Infusing “life” into crystals: Scientists progressing towards self-repairing materials
Without the specialized light, the particles pretty much vibrated in place like so many tiny idling engines. When the scientists turned on the light, the hydrogen peroxide and hematite began a chemical reaction that propelled the particles forward.
The scientists watched under a microscope as, at first, the particles moved about at random. Then, about 25 seconds into the chaos, the limited space and directionless driving produced a traffic jam of particles, said study leader Jeremie Palacci, a postdoctoral fellow at NYU.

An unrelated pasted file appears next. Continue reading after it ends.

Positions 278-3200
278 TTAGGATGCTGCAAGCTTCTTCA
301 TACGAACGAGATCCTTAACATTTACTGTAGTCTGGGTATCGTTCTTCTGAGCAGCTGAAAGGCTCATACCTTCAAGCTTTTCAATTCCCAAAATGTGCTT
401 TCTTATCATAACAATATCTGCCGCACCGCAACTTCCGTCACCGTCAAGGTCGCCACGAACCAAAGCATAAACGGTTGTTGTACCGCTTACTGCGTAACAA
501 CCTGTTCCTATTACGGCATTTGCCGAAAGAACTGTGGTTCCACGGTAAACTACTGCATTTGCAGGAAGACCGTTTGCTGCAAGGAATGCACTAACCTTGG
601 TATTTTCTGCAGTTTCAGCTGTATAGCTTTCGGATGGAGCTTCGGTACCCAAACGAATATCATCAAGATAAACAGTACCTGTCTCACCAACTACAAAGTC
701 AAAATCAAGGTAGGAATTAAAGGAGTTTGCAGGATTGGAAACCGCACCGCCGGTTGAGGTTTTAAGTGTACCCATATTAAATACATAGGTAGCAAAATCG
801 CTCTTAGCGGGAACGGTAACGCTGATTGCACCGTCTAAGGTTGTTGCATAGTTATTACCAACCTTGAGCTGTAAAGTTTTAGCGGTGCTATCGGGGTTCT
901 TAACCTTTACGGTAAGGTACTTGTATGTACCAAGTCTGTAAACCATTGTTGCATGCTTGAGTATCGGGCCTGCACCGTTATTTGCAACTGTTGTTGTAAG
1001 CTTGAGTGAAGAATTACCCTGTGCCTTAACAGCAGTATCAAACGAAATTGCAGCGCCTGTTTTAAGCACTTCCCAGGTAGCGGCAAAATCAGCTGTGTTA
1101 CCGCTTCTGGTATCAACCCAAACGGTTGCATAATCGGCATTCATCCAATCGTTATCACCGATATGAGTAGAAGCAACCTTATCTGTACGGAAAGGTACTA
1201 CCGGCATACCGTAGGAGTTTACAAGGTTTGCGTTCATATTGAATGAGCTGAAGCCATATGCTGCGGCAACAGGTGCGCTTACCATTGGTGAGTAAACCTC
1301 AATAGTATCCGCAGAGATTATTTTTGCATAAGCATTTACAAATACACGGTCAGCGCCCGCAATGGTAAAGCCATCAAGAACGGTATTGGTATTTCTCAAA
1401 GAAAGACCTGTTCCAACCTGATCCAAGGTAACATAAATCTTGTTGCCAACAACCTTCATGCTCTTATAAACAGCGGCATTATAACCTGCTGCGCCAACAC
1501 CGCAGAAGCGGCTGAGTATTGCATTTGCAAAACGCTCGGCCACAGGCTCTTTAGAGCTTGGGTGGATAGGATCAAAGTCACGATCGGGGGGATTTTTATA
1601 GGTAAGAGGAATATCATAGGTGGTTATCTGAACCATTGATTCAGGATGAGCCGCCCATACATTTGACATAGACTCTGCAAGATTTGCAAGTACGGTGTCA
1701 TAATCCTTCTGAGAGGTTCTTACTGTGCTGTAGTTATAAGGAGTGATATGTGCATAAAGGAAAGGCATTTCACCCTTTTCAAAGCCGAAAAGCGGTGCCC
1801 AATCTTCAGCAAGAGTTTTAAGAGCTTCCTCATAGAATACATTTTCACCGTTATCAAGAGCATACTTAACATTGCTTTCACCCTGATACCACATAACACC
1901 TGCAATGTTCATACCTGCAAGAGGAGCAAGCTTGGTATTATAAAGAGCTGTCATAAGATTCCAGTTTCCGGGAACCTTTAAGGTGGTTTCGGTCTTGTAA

The jammed particles forced themselves against each other in the pattern of a crystal, each dot surrounded by six others in a hexagonal shape. When they reached a certain size, some of the particles on the edge broke off and grew into other crystals, which slowly moved about.